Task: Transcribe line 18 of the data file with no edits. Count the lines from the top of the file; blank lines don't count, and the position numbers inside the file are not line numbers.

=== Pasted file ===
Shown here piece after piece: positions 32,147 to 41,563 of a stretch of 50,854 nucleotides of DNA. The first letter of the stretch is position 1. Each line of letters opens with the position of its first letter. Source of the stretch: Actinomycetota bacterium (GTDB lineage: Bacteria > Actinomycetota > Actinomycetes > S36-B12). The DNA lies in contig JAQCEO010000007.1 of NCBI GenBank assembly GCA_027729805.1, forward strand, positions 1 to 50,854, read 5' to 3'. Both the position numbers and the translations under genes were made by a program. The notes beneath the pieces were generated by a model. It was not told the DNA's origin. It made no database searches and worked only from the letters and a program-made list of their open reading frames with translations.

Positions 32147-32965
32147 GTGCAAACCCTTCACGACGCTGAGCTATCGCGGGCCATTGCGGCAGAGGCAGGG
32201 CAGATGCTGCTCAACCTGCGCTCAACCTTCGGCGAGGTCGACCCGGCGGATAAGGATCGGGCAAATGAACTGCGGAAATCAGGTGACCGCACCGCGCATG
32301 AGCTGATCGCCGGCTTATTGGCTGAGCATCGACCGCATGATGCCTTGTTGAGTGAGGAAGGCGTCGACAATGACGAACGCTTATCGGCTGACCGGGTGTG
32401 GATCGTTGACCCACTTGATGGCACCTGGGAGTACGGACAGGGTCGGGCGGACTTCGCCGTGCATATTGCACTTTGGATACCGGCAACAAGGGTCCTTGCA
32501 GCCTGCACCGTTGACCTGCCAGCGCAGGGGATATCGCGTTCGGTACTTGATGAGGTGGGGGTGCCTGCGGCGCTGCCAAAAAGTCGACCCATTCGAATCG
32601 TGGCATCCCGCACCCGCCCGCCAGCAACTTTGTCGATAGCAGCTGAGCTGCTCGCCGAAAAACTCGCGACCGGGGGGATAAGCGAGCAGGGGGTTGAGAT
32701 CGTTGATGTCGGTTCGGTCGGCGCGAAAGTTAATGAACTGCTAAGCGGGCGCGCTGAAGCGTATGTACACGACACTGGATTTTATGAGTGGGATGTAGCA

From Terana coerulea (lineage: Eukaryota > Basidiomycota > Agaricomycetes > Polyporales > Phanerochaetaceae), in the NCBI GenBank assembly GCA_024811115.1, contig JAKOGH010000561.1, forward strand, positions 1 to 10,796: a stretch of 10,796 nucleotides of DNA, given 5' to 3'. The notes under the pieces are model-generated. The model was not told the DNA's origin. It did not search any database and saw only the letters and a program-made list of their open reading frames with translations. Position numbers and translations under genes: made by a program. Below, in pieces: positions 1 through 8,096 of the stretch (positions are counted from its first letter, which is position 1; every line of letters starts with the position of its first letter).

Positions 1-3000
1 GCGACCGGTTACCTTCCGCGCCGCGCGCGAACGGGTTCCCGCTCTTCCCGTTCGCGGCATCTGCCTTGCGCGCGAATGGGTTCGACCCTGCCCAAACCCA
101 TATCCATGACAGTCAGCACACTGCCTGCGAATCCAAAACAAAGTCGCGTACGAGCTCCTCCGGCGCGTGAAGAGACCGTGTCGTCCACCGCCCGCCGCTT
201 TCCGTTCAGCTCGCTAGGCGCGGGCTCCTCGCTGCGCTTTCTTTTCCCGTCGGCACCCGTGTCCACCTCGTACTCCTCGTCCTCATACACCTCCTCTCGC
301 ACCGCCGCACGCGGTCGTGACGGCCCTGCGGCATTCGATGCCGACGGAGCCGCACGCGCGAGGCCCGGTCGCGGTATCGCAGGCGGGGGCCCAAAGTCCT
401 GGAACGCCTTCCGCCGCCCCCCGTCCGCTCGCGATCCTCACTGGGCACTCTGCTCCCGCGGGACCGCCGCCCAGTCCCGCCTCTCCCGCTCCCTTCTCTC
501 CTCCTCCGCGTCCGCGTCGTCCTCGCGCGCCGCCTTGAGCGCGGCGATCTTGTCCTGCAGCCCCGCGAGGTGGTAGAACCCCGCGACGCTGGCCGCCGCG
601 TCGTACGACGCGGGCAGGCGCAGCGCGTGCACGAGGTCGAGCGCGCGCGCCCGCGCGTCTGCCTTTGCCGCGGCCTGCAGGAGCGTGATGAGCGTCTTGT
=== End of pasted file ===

601 TCGTACGACGCGGGCAGGCGCAGCGCGTGCACGAGGTCGAGCGCGCGCGCCCGCGCGTCTGCCTTTGCCGCGGCCTGCAGGAGCGTGATGAGCGTCTTGT